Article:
My mom's become resistant to my help, and she's now hard to handle. She hasn't been able to manage her basic day-to-day needs without my help, but she believes she doesn't have any problems and doesn't need help. She's easily agitated and gets upset when I try to get her dressed. I'm just frustrated, and I don't know what to do as a mom. Where are you, mom? You're going to be late for your doctor's appointment. Are you seriously planning on wearing that? It's 80 degrees outside. Okay, look, let's wear this instead. You don't have time. Let's hurry mom.
What is wrong with you? I can do it. I can help you. Mom doesn't need your help. Leave me alone, dad, do this to me. Agitation and anxiety can manifest as difficulty sitting still, pacing, fidgeting, and acting irritable and afraid. nervous, worried, or just being resistant to help from others. The behaviors are often triggered by a feeling of loss of control, misperceiving situations or actions as threats to unmet needs. inability to communicate clearly and frustration with tasks or interactions with family and caregivers.
Changes in the usual routine can also cause agitation and anxiety. People with dementia, for example, may have impaired insight towards their own cognition and ability level due to their disease. As a result, they struggle to understand their limitations in terms of what they can and cannot do. They may not realize that they need help as they do not see themselves as having problems. This can lead to agitation when someone tries to help them with one approach.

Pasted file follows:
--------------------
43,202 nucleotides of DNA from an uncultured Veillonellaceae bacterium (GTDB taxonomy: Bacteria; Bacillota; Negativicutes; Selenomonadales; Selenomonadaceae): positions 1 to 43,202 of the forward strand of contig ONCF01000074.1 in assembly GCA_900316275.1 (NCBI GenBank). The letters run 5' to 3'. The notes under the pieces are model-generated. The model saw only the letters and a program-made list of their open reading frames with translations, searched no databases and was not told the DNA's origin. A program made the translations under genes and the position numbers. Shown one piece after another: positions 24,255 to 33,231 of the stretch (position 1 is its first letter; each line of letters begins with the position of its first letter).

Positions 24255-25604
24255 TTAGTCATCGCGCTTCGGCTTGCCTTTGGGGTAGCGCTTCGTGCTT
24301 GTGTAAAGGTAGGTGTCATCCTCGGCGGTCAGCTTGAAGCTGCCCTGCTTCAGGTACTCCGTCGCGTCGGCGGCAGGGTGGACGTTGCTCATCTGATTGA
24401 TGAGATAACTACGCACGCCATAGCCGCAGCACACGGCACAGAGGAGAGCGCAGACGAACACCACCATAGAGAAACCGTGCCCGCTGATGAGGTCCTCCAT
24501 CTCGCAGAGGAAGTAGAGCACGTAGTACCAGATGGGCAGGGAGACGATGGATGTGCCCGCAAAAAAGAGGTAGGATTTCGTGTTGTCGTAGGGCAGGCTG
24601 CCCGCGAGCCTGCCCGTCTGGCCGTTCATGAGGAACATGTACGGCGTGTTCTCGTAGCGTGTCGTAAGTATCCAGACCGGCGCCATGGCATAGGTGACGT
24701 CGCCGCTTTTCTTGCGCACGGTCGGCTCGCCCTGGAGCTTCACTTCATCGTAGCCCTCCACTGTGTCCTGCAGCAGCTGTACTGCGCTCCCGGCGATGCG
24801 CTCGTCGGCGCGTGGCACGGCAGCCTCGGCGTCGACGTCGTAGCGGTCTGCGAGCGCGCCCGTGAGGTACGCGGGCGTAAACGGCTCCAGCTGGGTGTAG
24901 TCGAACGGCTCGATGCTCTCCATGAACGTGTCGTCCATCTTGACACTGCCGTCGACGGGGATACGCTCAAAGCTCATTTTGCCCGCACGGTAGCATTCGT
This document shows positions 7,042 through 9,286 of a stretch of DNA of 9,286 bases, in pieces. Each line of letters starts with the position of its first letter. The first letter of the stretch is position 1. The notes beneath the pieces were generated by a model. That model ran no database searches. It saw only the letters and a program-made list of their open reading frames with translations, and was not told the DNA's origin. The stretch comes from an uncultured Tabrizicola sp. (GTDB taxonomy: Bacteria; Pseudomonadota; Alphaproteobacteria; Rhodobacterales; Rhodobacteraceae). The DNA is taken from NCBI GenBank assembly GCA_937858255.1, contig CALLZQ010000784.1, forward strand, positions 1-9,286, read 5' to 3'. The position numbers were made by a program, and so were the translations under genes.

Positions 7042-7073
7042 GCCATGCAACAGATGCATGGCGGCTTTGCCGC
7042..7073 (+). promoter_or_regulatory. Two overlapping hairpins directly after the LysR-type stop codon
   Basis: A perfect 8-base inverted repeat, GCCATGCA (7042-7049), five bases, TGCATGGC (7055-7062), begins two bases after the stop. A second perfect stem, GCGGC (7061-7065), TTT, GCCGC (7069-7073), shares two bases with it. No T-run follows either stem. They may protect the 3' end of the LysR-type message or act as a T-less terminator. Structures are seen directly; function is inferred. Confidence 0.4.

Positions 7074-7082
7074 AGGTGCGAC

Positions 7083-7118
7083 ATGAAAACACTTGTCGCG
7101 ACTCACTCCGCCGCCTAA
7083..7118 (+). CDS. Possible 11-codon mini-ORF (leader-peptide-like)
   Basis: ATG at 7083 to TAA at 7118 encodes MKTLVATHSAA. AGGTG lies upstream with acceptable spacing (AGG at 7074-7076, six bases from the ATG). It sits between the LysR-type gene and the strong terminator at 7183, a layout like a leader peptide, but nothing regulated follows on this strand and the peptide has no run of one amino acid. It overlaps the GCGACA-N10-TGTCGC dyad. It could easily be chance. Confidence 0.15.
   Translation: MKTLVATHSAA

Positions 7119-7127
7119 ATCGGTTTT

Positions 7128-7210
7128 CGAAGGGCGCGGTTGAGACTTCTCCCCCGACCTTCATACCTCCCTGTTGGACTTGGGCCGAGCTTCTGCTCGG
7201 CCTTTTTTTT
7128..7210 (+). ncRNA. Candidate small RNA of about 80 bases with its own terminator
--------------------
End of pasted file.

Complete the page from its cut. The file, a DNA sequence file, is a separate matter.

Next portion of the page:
A person with dementia makes a difference if you feel angry, impatient, or frustrated or if you rush someone or seem irritable. They can sense your mood. Reacting with apprehension, resistance, anxiety, and agitation can then escalate to inappropriate behaviors such as hitting or biting. It is very important to remember that people with dementia react and respond differently to how a caregiver approaches them. How you speak to them is key. Good morning, Mom. How are you? I'm all right. Okay, what would you like to wear today? You look good in the green or the blue. I just colored if you want to try it today. Gerry hoped I could do it myself. I'm sorry that I made you feel that way. You're doing very well, and I'm just here to help in case you need me. I know you can do it yourself very well. I love you so much. Can I stay with you? We can do this together. Okay, so we are going to go to the doctor, and then we can go get some ice cream.
How does that sound? Oh, that sounds good. Okay, let's get you dressed, mom. Let's lose this. After all, I want you to be comfortable. Let's see. I think this is going to look good on you. Here are a few tips on how to respond to agitation and anxiety. Allow ample time to complete tasks and don't rush your loved one. Use a gentle tone of voice but do not be condescending. Try to keep your body language positive and use calming gestures and a gentle touch. Don't be demanding or bark orders at your loved one; instead provide reassurance.
Speak in calming tones and phrases to let the individual know you're there for support. For instance, if your loved one is a late riser, plan doctor's appointments for the afternoon. Simplify the environment to reduce frustration or confusion. For example, thin out the closet so that it is easier for your loved one to see inside. You will have fewer clothing options to choose from and easier-to-put-on clothes.
Clothing options to choose from and clothes that are easy to put on